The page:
Guys, straight up: the more you think the prime time vixen in a tight skirt and heels will cure what ails you, the more your partner’s enjoying the fantasy of riding two-up with a tattooed motorcycle dude in a muscle shirt and leather pants. Or as author Susan Gale wrote, “The longer you hide in your fantasy world, the harder reality is going to slap you when it finally tracks you down.”


Seriously, the Albion College study and similar research from psychologists, family therapists, and marriage counselors, echoes a common theme: abstain from watching too much television, particularly in the bedroom. Especially in the bedroom. This should be your oasis. A neutral zone geared toward quality sleep or intimacy, not wincing through laugh tracks or wasting precious time in front of endless commercials and brain-dead programming. A romantic DVD, or pornographic if you both prefer, are exceptions to the rule, as your bedroom offers sanctuary from other family members living in your home.

Commitment in Summary

Professional counselor and life coach, Dallas Munkholm, wrote, “Commitment requires both parties putting away fairy tale dreams and understanding that a strong, happy relationship requires effort.”

Fairy tale dreams are important, but I also agree with Munkholm’s assessment that commitment must be grounded in reality. Commitment doesn’t happen by magic; it evolves over time when we start to think about our lives in terms of “we” more than “me.” Research correlates the quality of our relationships to the quality of our commitment to one another. Yet commitment itself won’t guarantee lasting happiness, as there are lots of couples who lock themselves into miserable marriages or detrimental long-term relationships.

The path to mutual commitment starts with the right physical, intellectual, emotional, and spiritual chemistry—followed by open, honest communication and a willingness to work through conflicts and achieve compromise. Commitment implies a freedom of choice, not obligation. Commitment builds upon emotional intimacy and our faith in one another. Commitment grows with our shared experiences, emotions, and vulnerabilities. Commitment deepens our love for one another and helps us through the difficult times. Commitment requires forethought and conscious effort on the part of both partners who share a common need for trust, honesty, loyalty, vulnerability, and a willingness to spend quality time together. Or as Oprah Winfrey said, “Lots of people want to ride with you in the limo, but what you want is someone who will take the bus with you when the limo breaks down.”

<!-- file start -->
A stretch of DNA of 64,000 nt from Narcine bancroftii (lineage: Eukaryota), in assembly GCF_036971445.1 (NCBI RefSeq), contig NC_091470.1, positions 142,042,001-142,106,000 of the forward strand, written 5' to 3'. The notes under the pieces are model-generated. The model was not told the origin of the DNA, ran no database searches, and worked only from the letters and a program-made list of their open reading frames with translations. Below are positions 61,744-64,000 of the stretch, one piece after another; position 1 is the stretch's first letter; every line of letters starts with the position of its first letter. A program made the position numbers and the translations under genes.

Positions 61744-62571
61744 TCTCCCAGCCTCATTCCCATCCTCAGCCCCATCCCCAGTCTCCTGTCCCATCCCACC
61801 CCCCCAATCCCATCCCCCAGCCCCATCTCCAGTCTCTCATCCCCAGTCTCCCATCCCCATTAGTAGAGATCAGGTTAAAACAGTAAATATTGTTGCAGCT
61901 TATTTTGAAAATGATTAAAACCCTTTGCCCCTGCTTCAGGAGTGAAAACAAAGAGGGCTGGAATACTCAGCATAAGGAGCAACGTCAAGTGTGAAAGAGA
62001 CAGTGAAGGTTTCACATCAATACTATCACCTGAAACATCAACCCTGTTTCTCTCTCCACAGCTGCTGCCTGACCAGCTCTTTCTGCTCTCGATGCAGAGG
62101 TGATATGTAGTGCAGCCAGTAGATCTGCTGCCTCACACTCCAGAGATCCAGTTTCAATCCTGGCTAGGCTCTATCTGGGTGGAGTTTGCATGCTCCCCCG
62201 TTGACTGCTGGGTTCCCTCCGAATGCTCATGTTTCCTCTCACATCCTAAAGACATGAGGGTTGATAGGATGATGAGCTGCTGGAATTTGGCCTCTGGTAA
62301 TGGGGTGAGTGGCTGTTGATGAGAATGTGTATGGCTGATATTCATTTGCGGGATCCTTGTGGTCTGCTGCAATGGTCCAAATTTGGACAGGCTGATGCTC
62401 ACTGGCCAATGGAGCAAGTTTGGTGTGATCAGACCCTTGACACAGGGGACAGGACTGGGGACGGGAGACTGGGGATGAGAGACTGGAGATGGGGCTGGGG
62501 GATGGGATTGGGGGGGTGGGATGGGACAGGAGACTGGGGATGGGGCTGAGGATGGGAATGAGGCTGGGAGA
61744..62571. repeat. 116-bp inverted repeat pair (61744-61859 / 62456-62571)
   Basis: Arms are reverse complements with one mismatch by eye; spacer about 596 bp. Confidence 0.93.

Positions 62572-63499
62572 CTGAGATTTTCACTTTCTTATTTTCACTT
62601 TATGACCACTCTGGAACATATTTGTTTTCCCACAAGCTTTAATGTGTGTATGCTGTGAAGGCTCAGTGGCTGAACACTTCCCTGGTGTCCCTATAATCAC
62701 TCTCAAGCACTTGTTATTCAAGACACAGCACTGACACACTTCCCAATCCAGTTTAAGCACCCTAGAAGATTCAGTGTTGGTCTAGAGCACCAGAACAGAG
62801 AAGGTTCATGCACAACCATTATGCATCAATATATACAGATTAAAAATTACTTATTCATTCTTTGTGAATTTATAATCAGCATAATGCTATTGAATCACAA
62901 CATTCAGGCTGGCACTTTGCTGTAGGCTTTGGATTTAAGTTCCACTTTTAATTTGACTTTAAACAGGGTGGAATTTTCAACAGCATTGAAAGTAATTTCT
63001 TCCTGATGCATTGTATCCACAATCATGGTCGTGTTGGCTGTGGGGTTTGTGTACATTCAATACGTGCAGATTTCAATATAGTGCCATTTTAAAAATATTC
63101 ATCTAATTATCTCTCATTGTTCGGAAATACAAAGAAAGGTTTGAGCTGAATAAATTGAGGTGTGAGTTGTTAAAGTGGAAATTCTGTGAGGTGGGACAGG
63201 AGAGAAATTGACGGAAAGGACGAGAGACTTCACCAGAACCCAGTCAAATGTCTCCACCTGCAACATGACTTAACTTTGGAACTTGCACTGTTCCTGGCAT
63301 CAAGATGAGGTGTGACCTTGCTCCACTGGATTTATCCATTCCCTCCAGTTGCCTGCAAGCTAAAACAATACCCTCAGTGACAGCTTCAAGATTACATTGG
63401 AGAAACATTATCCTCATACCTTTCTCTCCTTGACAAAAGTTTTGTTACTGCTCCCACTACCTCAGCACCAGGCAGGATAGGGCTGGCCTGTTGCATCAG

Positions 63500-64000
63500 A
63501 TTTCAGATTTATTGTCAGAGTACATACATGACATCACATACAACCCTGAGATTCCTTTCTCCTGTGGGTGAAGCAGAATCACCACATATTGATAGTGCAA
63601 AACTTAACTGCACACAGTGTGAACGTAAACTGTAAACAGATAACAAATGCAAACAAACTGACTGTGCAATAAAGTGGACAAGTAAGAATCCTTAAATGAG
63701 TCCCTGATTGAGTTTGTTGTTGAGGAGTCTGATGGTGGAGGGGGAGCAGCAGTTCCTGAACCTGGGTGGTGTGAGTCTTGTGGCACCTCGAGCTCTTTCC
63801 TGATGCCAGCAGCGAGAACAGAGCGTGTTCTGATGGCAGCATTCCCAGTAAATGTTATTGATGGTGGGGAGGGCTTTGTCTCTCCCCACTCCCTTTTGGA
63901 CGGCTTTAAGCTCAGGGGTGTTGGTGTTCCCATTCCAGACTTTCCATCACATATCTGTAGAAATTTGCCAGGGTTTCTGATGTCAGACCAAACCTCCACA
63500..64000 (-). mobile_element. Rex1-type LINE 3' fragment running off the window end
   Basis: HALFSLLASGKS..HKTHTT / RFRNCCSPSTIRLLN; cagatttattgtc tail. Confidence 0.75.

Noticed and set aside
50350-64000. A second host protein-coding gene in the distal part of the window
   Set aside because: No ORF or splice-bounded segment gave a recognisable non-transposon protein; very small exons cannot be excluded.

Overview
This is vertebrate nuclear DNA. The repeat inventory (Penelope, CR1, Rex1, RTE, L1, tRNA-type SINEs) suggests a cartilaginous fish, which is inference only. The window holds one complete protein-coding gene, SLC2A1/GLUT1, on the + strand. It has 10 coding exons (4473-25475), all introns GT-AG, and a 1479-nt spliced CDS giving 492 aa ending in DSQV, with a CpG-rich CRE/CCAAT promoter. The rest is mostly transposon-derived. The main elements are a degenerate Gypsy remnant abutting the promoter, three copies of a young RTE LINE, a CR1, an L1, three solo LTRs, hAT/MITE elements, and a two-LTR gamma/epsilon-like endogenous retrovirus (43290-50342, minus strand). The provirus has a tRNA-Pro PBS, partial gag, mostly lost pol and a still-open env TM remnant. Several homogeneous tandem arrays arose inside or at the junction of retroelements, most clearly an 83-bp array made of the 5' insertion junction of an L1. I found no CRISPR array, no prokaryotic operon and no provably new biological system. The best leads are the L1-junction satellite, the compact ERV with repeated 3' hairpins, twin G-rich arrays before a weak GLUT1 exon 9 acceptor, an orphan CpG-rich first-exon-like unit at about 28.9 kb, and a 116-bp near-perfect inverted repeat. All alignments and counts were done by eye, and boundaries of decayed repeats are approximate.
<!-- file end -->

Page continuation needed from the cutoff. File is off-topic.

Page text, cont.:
As the last of the 4Cs I describe in this book, commitment represents the essence of a meaningful and lasting romance. For without it, your romantic relationship will drift away, untethered, like a helium balloon.

The 4Cs of a Meaningful and Lasting Romance: Chapter 6.3: The Act of Commitment

Marriage: The Ultimate Commitment?

Despite decades of research and popular opinion endorsing marriage as the ultimate commitment, I find this belief somewhat paradoxical. How can marriage be the ultimate commitment and the U.S. divorce rate continue to be the highest of any developed nation? Marriage implies the ultimate consummation of romantic love, but marriage itself does not create or sustain romantic love. Furthermore, lots of married couples are strongly committed to one another but not necessarily satisfied with their relationship. As Dr. Nathaniel Branden, a pioneer author in self-esteem, personal transformation, and male/female relationships wrote, “Many Americans are so committed to the ideal of happiness in marriage, that they are willing to resign themselves to a life of suffering.”

Perhaps more importantly than defining what commitment means to marriage, we should focus on what commitment means to each other and our relationship as we define it through the institution of marriage. For some couples, this might imply a more traditional commitment between husband and wife where both remain physically, intellectually, emotionally, and spiritually committed to their marriage. Other couples, who define their long term relationship or marriage through what I call “polygamous commitment,” may choose to remain emotionally committed to one another but physically available to multiple partners. I’m not advocating one form of commitment over another. I’m simply stating that couples in a healthy marriage should define what commitment means for them and the lifestyle they’ve chosen.